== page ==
The first thing we noticed is that creating any UI is, superficially, easy. And 'Hot start' lets you rebuild your UI almost instantly. Nice.

That's the tempter to come into the water, so to speak. Look how simple it is to code Flutter. Not strictly true, as we'll see.

Even app-wide Material theming is offered with one or two lines of code, as is landscape orientation. Again, both are very welcome.

The second thing we noticed was the APK size - 14MB minimum fully compressed for release. Our apps are usually 4-5MB. Ouch!

However, some modern web pages are 14MB with their massive images, so we decided we could live with that. (My kids have got into The Simpsons™: Tapped Out, a mere 60mb download and then subsequent download of 1.8gb!)

So, if you want simple standard UI elements, it's easy.
If you want simple animations of widgets that's also very easy, and there are some nice animation libraries out there.
However, full-on gaming, whether 2D or 3D, is not really Flutter's bag. You're better off using one of the gaming-specific systems like Unity or Unreal.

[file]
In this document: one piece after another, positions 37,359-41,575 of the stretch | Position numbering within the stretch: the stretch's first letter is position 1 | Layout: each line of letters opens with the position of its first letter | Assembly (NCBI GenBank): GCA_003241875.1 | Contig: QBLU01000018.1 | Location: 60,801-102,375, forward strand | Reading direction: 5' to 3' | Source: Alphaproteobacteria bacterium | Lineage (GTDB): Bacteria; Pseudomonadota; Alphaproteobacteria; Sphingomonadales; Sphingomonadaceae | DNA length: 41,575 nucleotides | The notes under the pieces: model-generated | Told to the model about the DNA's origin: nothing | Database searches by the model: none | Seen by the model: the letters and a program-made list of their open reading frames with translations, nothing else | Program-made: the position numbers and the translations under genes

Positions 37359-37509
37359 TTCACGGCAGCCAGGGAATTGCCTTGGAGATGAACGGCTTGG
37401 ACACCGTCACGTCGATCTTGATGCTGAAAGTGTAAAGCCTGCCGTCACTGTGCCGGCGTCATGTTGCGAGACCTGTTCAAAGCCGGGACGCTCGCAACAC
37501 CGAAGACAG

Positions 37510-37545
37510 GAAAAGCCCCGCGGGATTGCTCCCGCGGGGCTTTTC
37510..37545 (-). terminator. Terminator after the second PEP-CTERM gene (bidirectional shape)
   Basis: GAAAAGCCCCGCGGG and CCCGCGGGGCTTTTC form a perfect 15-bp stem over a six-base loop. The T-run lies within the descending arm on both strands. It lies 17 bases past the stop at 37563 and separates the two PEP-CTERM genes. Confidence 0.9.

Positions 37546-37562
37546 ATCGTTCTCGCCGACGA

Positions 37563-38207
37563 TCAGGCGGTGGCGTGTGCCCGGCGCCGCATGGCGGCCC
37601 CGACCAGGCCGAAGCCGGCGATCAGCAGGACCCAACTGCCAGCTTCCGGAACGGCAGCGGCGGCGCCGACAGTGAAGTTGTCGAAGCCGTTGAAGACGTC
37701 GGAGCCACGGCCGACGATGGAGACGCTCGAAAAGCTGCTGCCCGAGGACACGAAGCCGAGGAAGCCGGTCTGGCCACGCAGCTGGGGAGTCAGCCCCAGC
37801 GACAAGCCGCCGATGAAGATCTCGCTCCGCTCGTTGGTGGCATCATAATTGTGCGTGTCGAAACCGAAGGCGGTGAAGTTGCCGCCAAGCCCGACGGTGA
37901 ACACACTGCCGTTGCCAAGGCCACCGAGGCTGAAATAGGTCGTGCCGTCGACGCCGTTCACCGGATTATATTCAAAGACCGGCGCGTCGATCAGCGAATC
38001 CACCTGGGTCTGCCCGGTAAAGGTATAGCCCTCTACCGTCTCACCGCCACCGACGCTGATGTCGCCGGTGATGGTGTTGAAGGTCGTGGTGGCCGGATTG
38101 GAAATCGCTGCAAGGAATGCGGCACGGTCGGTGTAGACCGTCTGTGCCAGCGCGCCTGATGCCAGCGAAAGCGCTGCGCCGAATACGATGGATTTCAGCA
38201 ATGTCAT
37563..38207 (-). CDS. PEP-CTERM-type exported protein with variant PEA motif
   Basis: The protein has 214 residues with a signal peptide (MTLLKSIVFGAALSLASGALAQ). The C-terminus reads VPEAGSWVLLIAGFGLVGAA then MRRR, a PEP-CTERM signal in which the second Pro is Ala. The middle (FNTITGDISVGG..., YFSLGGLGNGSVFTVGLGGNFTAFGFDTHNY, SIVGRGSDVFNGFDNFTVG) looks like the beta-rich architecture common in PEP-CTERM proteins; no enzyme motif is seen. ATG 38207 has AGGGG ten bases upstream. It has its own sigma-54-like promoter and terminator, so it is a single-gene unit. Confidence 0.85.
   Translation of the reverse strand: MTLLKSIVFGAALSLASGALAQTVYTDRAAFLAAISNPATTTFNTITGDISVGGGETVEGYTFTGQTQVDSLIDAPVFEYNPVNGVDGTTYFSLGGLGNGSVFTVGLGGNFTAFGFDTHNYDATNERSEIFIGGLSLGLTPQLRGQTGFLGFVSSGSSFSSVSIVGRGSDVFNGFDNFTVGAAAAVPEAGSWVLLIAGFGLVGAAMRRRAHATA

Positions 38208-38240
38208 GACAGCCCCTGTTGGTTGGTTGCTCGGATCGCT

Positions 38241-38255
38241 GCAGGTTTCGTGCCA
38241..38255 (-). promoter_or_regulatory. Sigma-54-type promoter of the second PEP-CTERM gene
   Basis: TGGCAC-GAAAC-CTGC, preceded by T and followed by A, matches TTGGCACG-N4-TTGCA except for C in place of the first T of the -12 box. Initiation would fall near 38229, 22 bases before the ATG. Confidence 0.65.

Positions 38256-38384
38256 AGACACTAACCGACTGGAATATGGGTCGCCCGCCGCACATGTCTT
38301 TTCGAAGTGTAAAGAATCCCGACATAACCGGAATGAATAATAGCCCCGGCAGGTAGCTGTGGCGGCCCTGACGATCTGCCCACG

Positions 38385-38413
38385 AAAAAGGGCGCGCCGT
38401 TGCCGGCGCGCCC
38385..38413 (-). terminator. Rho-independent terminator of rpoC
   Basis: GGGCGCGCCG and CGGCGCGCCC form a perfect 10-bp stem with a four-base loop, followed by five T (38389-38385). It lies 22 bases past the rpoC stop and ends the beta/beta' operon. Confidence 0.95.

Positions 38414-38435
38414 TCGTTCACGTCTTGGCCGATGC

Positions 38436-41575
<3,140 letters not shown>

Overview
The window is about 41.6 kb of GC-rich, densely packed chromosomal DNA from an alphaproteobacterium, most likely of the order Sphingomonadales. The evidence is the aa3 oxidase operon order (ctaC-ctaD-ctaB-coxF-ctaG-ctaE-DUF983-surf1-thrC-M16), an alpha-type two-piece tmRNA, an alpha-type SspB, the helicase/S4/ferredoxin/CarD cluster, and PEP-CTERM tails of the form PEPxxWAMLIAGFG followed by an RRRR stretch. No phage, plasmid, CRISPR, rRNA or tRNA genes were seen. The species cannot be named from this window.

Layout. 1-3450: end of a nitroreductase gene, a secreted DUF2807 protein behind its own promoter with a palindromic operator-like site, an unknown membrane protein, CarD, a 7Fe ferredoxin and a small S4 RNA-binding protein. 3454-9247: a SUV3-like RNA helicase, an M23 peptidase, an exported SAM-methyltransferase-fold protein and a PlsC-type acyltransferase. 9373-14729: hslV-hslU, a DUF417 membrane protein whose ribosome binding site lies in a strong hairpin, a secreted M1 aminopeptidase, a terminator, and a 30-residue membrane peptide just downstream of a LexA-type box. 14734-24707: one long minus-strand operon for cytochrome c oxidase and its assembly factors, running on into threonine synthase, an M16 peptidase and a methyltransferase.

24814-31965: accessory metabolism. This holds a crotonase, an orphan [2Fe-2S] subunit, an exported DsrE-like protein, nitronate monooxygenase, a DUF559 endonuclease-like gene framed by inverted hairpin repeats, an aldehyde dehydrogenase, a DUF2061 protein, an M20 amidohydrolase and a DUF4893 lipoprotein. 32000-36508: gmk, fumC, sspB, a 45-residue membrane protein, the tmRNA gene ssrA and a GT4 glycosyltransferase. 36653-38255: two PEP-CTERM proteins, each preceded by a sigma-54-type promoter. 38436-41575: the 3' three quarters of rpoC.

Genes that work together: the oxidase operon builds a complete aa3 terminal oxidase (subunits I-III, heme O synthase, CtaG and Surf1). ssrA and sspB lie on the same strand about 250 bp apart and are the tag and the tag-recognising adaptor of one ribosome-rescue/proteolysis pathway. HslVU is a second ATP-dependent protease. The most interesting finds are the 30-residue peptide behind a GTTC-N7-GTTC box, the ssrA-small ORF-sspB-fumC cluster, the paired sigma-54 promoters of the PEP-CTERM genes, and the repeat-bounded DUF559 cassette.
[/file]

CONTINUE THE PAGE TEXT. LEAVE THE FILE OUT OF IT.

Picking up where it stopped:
Now - let's see how to get data and state into the UI.


On the first look, the StatefulWidget looks slightly odd, but usable. Make your Widget stateful, and then be sure to make any data changes happen within a setState() call, and that guarantees to redraw the widget in the next frame.

Many example projects and snippets have a button press changing some data, within a setState() causing the screen contents to update. Again easy.

But how about changing content without a button press. Not quite so straightforward. Now we're into the world of driving widgets to be updated by events. But how do you deliver such events?

Using Streams. Now it starts to look rather more complex. Everything is a widget, and yet we have events flying around - which aren't really widgets.

Unfortunately we didn't notice Streams until quite late in the development so went for an even more simplistic event emitter approach which worked well, after an initial few days of hiccups, but we will use Streams next time. For us this exposed the downside of just diving in without having read fully around the documentation / ecosystem - saying that getting started is always the hardest part.

Limited libraries currently, but good

Flutter and Dart libraries are available at pub.dev. There's a reasonable selection, but not nearly as many as Java and Swift on Github, but enough for casual apps and games.

We used libraries for I18N, animation, encryption, Firebase configuration, Admob, Crashlytics, a very sweet configurable calendar, an app rater, and so on.

And the beauty there is, we test on Android, flip over to an Apple device, and test again and it works. No hassle.